Midway through the week, a friend told me he was in a Starbucks, listening to a man talk on his phone in a language he didn’t recognize: “The only word that came through, over and over, was ‘pneumonia.’”
Later that day, I stood in line at Plum Market. The man behind me was talking on his phone, in English, in that way we all decided to talk on phones in public: On speaker. Ragged coughing could be heard from the other end. “If you have bronchitis, you have bronchitis. Don’t come in,” he said.
It’s been an unnerving week, made so by the news, but also by chance moments like these. So I did the only thing that seemed to make sense at the time: I went home to self-quarantine and watch “Contagion.”
Like me, you may have been startled to see this nine-year-old film swim by in the Top Movies queue on iTunes, a position likely determined by people seeking it out, just as I was. I saw it when it was released in 2011 and liked it. Until the last few weeks, I thought of it as the movie where Gwyneth Paltrow gets her head sawed open (autopsy).
It’s the story of how a new malign virus makes the jump from one species to another (bat to swine) to a third (us). The fictional MEV-1 virus in “Contagion” is worse than the one we’re dealing with – the fictional one attacks the respiratory system and the brain, and kills 20 to 30 percent of those infected -- but the rest, presented in jittery interwoven stories, feels more like a documentary.
Cool heads call for social distancing and self-quarantine, while hotter ones loot stores and hoard food. There’s an Alex Jones-type blogger, Jude Law with a bad-teeth prosthetic and a grating Australian accent, who passes misinformation about “cures” They Don’t Want You to Know Because Big Pharma, and if you can tell the difference between him and your garden-variety anti-vaxxer, you’re a better person than me.
It doesn’t track exactly with our situation. The president in “Contagion” is mentioned only in passing. Ours is actively making things worse. The stock market is similarly ignored, but the scenes of social disruption and chaos suggest this isn’t a good time to be checking one’s Vanguard account balance.
I won’t spoil it for you. You can rent it for $3.99 like I did. The ending is more or less “happy,” but I think what I liked best about it was this: The heroes aren’t soldiers, or superheroes, but people with masters degrees, PhDs, MDs. They are men and women who work in labs and can discuss the R-nought casually, data nerds to the last.
When I let myself think about it, it’s what makes our current situation in reality so much more alarming – the fear that the president might fire Dr. Anthony Fauci, the smartest guy in the room, because he isn’t “loyal,” and installing someone like his dolt of a Surgeon General, who even in the midst of a public-health crisis still feels compelled to throw flattery at the boss. To name but one thing that keeps me awake at night.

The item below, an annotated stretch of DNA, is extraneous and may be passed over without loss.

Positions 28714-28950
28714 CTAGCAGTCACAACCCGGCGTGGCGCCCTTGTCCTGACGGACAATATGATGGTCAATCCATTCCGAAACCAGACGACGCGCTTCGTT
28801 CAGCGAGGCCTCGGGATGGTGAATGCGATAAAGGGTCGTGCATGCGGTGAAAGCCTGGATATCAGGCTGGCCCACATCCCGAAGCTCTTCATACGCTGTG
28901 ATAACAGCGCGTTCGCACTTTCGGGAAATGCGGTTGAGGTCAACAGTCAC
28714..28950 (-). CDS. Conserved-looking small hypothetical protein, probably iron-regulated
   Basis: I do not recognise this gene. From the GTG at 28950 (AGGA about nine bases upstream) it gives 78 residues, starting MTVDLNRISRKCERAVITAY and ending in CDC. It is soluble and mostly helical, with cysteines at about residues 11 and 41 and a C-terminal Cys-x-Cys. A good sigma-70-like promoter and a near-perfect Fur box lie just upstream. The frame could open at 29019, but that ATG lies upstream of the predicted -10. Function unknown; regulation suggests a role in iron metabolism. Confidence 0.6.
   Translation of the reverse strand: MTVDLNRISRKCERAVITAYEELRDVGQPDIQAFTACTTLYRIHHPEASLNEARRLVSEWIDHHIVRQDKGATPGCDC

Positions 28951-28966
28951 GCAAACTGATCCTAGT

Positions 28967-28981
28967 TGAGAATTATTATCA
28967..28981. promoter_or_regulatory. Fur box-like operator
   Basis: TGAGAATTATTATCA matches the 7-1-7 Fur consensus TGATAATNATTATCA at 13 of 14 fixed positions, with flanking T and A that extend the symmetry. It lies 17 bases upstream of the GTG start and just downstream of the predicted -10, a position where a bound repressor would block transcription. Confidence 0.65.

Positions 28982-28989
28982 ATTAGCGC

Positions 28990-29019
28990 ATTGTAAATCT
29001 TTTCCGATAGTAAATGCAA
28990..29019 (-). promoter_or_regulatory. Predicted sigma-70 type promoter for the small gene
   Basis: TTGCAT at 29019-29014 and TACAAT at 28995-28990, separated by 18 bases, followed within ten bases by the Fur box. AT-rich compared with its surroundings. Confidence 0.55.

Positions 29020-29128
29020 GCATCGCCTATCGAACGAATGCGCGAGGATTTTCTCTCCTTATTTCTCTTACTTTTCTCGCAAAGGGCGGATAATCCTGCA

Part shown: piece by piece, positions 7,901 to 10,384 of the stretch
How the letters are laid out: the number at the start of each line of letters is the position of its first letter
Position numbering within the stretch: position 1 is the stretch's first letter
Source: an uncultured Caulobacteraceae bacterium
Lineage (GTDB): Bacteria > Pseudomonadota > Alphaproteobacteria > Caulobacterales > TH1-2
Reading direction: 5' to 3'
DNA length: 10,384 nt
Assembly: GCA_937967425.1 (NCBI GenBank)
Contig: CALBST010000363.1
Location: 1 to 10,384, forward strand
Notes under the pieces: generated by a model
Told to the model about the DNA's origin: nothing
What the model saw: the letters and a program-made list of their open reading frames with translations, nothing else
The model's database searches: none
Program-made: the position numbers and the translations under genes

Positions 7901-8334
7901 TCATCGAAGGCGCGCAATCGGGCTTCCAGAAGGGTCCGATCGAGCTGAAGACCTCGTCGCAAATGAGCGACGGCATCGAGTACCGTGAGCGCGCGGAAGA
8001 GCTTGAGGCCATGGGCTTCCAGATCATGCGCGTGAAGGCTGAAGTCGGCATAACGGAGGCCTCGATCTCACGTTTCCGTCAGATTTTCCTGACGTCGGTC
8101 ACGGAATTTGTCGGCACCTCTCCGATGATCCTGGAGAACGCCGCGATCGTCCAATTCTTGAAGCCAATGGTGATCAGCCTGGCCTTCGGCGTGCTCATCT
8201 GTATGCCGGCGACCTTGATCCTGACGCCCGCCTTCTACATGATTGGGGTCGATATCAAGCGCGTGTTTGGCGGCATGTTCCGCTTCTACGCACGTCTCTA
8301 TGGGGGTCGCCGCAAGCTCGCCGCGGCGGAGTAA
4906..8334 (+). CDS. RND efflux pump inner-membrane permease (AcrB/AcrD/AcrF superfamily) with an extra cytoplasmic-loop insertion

Probably the surgeon general isn’t a dolt. But the fact he felt the need to proclaim his 30-years-older, obese, fast food-eating boss “healthier than I am” is not reassuring.
Against my better judgment, because I’m closing in on retirement age, I have checked my 401K and investments. It’s not reassuring, either. I assume it’ll recover at some point, the way it always has. But I don’t have the recovery time I once did, and I certainly don’t have the faith I should have. I wonder: What if Barack Obama was still president? Or Hillary Clinton? What would be different?
I like to think that Wall Street would not have a seat at the task force’s table. I like to think that scientists would be listened to, and heeded. Markets would be slumping, no doubt. But they wouldn’t be in a fear-itself spiral. Maybe they would. But I doubt either not-president would be barking lies to the American public, between outbursts of witless self-flattery.
Steven Soderbergh, who directed “Contagion,” sets up dozens of early shots in the film showing sick people touching things – poles on mass transit, elevator buttons, railings. It’s a way to underline how we can be connected to people we don’t know and will never meet in any way other than microbe exchange. The creation of the virus itself is explained by a scientist as “somewhere in the world, the wrong pig met up with the wrong bat.”
Somewhere in our world, pigs and bats and birds crash into college students and NBA players and Mr. and Mrs. Tom Hanks, and we all feel the reverberations. If only better people were in charge.